• 1928 Born: Ennio Morricone, Italian composer and conductor, world famous for his music for more that 500 motion pictures and TV series. His songs were used as main themes in The Good, the Bad and the Ugly, The Mission, Mission to Mars, The Thing, Exorcist II: The Heretic etc.
  • 1919 Born: Mikhail Kalashnikov, Russian general, military engineer and inventor, most famous for developing the AK-47 assault rifle and its improvements.
  • 1918 Born: Ernst Otto Fischer, German chemist, winner of the Nobel Prize in Chemistry for pioneering work in the area of organometallic chemistry.
  • 1918 The Western Union Cable Office in North Sydney, Nova Scotia, Canada, received a top-secret coded message from Europe, saying that all fighting would be ceases on land, sea and in the air on November 11, 1918.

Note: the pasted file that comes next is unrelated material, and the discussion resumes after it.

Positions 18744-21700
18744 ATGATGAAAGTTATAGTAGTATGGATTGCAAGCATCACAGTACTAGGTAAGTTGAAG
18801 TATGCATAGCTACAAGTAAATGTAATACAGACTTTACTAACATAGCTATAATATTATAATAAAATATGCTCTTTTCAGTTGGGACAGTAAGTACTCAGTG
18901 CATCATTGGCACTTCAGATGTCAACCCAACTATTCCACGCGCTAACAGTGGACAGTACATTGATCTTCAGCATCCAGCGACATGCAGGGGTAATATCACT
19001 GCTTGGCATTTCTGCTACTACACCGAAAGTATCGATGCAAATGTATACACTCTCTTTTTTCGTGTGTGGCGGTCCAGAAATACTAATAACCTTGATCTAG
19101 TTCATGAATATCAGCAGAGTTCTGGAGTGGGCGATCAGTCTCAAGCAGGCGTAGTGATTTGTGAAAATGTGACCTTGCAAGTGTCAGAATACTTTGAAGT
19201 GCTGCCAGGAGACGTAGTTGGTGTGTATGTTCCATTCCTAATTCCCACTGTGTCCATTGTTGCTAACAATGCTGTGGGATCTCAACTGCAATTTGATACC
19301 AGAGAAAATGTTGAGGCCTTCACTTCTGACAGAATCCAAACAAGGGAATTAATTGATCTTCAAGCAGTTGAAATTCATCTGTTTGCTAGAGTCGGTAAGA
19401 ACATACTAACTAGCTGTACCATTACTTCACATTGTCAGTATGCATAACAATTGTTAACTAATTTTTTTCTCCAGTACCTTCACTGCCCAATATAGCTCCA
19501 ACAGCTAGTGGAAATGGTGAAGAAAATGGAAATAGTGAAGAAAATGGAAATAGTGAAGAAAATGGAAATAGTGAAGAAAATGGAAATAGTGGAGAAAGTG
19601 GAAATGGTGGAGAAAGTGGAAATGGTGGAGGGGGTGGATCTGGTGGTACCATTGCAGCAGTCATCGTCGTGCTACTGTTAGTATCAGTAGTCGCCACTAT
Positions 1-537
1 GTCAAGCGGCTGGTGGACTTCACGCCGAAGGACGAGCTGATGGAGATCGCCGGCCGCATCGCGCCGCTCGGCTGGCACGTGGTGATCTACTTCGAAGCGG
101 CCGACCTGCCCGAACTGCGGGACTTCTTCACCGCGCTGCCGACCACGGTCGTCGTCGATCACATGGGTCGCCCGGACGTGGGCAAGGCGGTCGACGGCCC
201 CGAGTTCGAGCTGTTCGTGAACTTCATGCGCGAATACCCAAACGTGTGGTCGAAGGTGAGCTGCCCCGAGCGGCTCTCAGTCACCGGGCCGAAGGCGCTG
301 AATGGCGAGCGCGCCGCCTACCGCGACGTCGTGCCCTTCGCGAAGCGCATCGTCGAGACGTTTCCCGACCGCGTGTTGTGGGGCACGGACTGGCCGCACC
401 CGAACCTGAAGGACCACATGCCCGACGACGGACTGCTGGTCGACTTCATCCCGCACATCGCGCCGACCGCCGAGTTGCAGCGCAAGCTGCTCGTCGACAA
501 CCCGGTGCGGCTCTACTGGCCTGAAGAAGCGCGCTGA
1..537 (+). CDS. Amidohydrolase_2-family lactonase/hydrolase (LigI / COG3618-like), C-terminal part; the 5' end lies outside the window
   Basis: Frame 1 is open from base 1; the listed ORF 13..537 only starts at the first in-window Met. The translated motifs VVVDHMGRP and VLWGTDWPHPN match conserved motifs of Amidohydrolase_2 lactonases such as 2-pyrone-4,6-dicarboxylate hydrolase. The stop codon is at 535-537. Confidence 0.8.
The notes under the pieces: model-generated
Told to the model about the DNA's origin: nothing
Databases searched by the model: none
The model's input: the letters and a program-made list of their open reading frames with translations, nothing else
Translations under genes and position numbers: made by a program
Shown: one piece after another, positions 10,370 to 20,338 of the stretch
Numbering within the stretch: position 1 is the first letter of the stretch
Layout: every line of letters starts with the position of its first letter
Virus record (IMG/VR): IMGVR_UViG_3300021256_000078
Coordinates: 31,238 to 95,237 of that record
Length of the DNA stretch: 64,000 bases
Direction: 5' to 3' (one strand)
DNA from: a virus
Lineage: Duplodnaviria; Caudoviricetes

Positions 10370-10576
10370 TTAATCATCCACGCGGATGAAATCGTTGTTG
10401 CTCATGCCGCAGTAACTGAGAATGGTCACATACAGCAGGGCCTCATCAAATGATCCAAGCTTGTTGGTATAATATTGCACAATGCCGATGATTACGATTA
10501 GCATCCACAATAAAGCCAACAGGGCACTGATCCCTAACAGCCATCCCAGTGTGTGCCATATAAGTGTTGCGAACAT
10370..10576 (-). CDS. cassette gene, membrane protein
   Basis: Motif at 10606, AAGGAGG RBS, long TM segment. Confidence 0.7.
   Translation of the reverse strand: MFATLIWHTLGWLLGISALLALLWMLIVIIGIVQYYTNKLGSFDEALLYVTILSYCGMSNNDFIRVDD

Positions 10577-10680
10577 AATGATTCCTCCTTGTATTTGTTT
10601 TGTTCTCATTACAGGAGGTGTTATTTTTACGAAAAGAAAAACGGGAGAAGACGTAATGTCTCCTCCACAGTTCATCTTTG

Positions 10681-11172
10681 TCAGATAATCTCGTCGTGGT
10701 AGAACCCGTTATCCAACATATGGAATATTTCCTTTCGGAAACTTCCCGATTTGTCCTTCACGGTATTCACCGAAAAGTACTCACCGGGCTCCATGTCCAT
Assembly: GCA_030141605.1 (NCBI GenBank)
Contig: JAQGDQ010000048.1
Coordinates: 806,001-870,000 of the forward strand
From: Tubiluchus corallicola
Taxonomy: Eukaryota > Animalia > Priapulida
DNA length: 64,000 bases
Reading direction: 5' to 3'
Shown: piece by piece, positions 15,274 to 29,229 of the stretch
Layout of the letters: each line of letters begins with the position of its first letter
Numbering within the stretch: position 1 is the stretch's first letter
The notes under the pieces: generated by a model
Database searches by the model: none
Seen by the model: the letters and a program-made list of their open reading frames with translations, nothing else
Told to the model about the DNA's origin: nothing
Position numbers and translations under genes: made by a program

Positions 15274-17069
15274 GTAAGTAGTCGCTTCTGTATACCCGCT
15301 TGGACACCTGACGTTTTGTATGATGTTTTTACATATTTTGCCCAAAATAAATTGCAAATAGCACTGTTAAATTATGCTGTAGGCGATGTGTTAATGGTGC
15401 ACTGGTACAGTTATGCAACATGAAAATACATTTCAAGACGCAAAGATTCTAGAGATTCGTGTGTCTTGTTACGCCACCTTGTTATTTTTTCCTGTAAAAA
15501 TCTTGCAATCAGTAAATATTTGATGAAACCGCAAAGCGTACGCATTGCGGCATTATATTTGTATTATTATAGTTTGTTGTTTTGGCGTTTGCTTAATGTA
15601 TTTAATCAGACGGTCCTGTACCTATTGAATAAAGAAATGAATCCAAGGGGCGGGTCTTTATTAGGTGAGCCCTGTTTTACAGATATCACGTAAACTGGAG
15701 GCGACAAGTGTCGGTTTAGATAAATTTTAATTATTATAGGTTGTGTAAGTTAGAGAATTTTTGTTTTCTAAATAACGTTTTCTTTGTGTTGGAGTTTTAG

• 1891 Died: Arthur Rimbaud, French poet, whose works influenced modern literature and arts. He started writing at a very young age and completely stopped before he turned 21.
  • 1887 Born: Arnold Zweig, German writer and activist. As an antifascist activist, he wrote his most famous work The Great War of the White Men, a six-part cycle on World War I.
  • 1810 Born: George Jennings, English plumber and engineer. He is credited with the invention of the first public flush toilets.
  • 1775 Samuel Nicholas founded the United States Marine Corps at Tun Tavern in Philadelphia.
  • 1674 The Treaty of Westminster came into force, the Netherlands ceded New Netherland (a colonial province of seven states on the East coast of North America) to England.
  • 1483 Born: Martin Luther, German priest and professor. He was a prominent figure in the Protestant Reformation. His name became eponymous for the Lutheranism movement.